Welcome to Hyperion Records, an independent British classical label devoted to presenting high-quality recordings of music of all styles and from all periods from the twelfth century to the twenty-first.
Hyperion offers both CDs, and downloads in a number of formats. The site is also available in several languages.
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In January 2022, the National Symphony Orchestra and Music Director Gianandrea Noseda began performing and recording the complete cycle of George Walker’s five sinfonias. Remembering and honouring the music of George Walker is particularly special for the National Symphony Orchestra given the mutual connection to Washington DC, and the orchestra’s unique history of collaboration and commissions.
This distinguished composer, pianist, and educator, who won the Pulitzer Prize for his orchestral song cycle Lilacs in 1996, published a fascinating memoir in which he recounted a lifetime of successes and honors and also spoke quite frankly about his musical likes and dislikes. He had studied piano with Rudolf Serkin and composition with Samuel Barber’s teacher Rosario Scalero at the Curtis Institute in Philadelphia, and first made his name with the often performed Lyric for Strings, a creative response to Barber’s Adagio for Strings. As a composer, he always remained true to his classical roots and built an oeuvre of symphonic and chamber works that earned him the esteem not only of the profession but of a wide audience as well.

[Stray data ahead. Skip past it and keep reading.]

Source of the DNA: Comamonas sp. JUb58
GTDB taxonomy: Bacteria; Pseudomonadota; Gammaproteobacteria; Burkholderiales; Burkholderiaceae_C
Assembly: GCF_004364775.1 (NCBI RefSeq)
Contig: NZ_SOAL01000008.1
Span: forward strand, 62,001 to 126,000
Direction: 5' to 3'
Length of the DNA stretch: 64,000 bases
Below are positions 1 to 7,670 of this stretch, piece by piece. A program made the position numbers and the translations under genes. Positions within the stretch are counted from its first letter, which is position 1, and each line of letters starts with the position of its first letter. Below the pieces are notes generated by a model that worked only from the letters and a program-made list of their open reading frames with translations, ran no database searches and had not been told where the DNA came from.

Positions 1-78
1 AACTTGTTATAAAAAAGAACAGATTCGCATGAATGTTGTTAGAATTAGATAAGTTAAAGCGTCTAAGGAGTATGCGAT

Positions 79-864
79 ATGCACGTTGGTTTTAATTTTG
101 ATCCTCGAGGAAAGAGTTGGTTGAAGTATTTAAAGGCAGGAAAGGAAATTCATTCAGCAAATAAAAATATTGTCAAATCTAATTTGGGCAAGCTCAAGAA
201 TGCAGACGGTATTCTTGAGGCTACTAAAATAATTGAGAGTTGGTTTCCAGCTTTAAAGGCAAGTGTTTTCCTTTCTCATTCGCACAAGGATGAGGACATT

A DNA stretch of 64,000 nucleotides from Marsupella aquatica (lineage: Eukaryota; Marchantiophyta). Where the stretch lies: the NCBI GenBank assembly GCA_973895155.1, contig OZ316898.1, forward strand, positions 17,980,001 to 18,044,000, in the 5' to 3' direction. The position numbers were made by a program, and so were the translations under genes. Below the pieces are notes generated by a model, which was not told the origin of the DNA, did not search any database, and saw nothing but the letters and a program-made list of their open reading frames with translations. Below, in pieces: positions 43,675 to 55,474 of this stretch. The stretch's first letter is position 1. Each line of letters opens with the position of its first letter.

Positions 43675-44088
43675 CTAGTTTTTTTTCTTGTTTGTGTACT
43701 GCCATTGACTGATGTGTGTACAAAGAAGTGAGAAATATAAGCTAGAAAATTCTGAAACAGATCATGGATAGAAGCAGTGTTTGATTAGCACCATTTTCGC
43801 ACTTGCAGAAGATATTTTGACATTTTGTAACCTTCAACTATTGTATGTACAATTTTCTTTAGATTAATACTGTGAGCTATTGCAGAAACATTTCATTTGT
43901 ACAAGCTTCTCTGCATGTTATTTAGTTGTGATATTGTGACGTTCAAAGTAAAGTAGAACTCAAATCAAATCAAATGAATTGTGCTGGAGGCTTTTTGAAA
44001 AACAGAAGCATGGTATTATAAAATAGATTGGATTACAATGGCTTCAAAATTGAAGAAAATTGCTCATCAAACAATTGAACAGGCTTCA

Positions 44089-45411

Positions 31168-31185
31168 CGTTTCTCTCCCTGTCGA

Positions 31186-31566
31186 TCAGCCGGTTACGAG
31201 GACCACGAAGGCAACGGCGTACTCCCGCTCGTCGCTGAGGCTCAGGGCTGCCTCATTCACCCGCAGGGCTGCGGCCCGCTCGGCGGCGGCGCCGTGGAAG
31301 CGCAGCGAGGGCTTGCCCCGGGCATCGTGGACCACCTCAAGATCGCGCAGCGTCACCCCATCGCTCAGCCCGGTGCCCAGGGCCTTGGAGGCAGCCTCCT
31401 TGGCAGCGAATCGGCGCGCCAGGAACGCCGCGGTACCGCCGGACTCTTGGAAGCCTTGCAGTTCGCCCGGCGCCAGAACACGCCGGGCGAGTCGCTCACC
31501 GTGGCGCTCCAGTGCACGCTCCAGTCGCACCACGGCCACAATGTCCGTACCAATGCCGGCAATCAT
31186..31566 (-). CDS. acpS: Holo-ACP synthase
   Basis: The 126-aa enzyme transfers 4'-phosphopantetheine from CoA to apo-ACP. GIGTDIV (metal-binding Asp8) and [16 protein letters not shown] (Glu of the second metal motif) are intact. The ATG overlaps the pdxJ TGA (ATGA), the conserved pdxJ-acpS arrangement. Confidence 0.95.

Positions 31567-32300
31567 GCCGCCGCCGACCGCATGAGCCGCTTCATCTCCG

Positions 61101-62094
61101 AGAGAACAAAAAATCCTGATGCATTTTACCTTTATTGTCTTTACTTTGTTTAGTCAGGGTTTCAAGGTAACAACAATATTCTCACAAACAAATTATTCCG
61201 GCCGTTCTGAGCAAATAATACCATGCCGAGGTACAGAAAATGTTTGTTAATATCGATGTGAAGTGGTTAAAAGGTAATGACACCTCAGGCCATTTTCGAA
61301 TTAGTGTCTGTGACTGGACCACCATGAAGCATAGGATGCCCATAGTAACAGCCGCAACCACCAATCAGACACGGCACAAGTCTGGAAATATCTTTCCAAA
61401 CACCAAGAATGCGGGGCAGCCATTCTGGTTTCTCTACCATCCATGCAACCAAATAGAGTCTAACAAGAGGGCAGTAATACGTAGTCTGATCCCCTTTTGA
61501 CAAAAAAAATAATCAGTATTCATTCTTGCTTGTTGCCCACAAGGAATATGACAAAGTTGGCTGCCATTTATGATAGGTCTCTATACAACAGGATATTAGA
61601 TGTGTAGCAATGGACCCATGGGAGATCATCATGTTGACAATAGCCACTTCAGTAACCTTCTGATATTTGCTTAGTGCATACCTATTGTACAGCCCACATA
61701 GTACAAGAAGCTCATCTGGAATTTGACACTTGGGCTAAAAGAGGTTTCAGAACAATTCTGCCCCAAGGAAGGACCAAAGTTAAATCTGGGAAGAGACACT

Between 1984 and 2016, Walker composed five sinfonias. The first of these, commissioned by the Fromm Foundation, was premiered by the Berkshire Music Center Orchestra under Gunther Schuller at Tanglewood on 1 August 1984. It is a compact work in two movements, in which moments of great energy and powerful outbursts alternate with calm, lyrical sections. There are massive, block-like chords for the brass and wild percussion passages, but also sensitive violin solos and agitated outbursts for the clarinet and the flute, among others. In turn dramatic and tender, the work covers a lot of emotional ground in just over 10 minutes, and ends with a climactic statement for the entire orchestra.
Peter Laki © 2022